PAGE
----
1. A VPC is created with a security group
  2. 2 private and 2 public subnets are also created
  3. 2 EC2 instances are created, and each of them is part of 2 different private subnets

If everything is okay, then we have successfully been able to use a ready-made module for our requirements. Run terraform destroy to clean up all the resources.

About root and child

Modules have just opened up a huge ecosystem of resources that are already developed by community developers publicly or privately in the organizations. If you feel like developing and publishing a module all by yourself, you can do so as well! However, there are a few things that we need to consider before we begin that task.

There are small but important differences in a standalone Terraform config development and wrapping the same into modules. Instead of jumping to the bullet points below, take a look at the directory structure of your root configuration – especially the .terraform directory.

We knew till now that this folder contains the downloaded source for all the providers during the initialization phase. However, now there is another folder for “modules”. This folder was also created when we initialized the terraform directory after saving our module configuration in our main.tf file. 

Module folder contains a JSON file modules.json which maintains the metadata, and then there is another subdirectory called “vpc”. If you look at the contents of this, it looks like just another Terraform configuration – and it is! – with a few differences. Can you see “provider” configuration anywhere here? The answer to this question brings us to the first difference between root and child modules.

Inheritance of providers

Child modules inherit providers from the root module. It is not that you cannot write module-specific providers within the modules, but it is not considered a good practice. Declaring providers with their specific versions (whenever they are developed) causes backward compatibility issues during upgrades.

As a best practice, child modules should inherit provider configurations from the root module. In case if the module requires a specific change in the configuration of a root module provider – an alias should be created. Alias provider configurations can be passed explicitly to module blocks.

Encapsulation

The root module does not have access to the child module’s data directly unless the child module exposes the same using output values. Modules can expose data points that can be used within our root configuration the way we did in our example.

Publishing a module

It is quite easy to publish your own Terraform modules and you can do it on multiple platforms you wish to publish. But for this post, we will stick to Terraform Registry. Yes, it is the same registry that you would like to refer to for documentation for other providers, modules, and resources.

As discussed before, writing a Terraform module is the same as writing any configuration code you want to accomplish using Terraform HCL. However, there are certain rules and best practices laid down by Terraform which should be followed while doing so. As I have said before, this blog series does not intend on reproducing the documentation for any tool so we would consider some of the practices below, to get you started.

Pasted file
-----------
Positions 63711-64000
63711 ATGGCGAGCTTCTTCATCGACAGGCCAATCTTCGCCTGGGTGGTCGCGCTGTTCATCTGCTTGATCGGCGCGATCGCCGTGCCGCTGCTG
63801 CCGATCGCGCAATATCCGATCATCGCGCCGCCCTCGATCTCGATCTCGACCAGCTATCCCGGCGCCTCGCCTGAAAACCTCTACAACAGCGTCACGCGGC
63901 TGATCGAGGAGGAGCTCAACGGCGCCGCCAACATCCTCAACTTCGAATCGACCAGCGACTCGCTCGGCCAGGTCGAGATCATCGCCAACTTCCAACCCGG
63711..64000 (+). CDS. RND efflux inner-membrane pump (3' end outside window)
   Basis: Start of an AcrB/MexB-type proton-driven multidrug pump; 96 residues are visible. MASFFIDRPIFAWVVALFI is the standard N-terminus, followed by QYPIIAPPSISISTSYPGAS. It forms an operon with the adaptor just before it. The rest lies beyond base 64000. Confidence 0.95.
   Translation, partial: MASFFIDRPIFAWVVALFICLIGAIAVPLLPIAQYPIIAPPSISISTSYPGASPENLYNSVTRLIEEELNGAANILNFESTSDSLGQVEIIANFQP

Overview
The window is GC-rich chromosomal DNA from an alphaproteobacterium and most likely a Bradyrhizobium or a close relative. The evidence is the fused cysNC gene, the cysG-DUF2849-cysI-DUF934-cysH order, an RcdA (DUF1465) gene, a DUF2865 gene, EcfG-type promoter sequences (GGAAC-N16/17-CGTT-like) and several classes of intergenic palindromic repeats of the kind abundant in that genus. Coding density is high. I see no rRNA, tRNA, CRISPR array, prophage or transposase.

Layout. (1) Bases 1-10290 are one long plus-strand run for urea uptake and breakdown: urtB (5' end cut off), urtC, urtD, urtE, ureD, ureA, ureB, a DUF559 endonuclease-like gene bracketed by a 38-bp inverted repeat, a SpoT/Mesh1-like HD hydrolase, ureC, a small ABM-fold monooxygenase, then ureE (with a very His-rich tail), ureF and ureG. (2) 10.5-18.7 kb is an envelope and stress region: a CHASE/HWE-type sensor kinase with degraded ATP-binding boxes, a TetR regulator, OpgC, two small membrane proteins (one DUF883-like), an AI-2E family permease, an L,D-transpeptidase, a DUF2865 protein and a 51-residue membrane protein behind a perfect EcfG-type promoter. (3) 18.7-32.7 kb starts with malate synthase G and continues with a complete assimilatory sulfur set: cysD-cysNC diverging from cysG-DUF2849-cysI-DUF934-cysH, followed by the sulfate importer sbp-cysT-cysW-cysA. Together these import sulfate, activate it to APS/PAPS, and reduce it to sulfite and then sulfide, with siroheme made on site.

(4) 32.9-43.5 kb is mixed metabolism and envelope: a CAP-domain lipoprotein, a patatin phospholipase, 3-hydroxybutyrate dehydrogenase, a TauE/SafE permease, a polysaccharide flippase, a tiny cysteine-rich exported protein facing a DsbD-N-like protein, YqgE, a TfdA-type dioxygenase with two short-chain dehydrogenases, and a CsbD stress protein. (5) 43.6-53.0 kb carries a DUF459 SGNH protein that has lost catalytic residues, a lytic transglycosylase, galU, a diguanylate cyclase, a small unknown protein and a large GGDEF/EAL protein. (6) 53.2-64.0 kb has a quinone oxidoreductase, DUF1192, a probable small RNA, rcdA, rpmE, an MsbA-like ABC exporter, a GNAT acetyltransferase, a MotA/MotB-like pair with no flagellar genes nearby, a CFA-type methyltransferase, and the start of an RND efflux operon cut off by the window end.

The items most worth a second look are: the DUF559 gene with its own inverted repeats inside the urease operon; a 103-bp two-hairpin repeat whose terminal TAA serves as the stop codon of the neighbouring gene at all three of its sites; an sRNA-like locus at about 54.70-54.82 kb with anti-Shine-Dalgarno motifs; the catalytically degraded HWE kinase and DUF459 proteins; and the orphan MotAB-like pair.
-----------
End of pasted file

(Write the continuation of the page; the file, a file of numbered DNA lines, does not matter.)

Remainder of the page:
1. Attributed to the Inheritance discussed previously, Module configuration should not contain any provider blocks.
  2. All the configuration files should be placed in the root directory of the module.
  3. Three files that should always exist in a module are – main.tf, variables.tf and outputs.tf. Variables and outputs should have descriptions. This is because, when publishing modules to Terraform Registry, documentation is automatically generated using this description.
  4. There are certain patterns and techniques described in the documentation which refer to topics like conditional creation of modules, dependency inversion, data only modules, etc. which can be made use of depending on the requirement at hand.
  5. Do not build modules for things that are already simpler. Modules are supposed to wrap a certain level of infrastructure abstraction and are not meant to be thin wrappers around small resources.
  6. Name your module repository in this format – terraform-<provider>-<module_name>

Steps to publish a module on Terraform Registry. As an example, please take a look at this module which I published publicly for the sake of this blog. And here is the Github repository for the same.

  1. Write a Terraform configuration, initialize it with Git repository.
  2. Push this repository to Github. Terraform works with other VCS like Gitlab, Bitbucket, and Azure DevOps.
  3. Log in to Terraform Cloud platform, and click on the Modules tab.
  4. Click on the + Add module button. It will ask you to connect your VCS with Terraform Cloud.
  5. Pick the VCS of your choice and follow along the steps to authorize Terraform Cloud to it. In this case, it is Github.
  6. Once authorized successfully, Terraform Cloud will automatically detect repositories in the name format described in point# 6 above.
  7. Select the repository and confirm selection and click on the Publish module. That’s it.
  8. Navigate over to Terraform Registry, and search for your module by a given name.

As you can see, Terraform has automatically generated the documentation for this module. Feel free to try it out by including it in a different configuration. Whether you want your module to be public or private, it depends on how you set up your Github repository. If the VCS repository is public, the module will be public.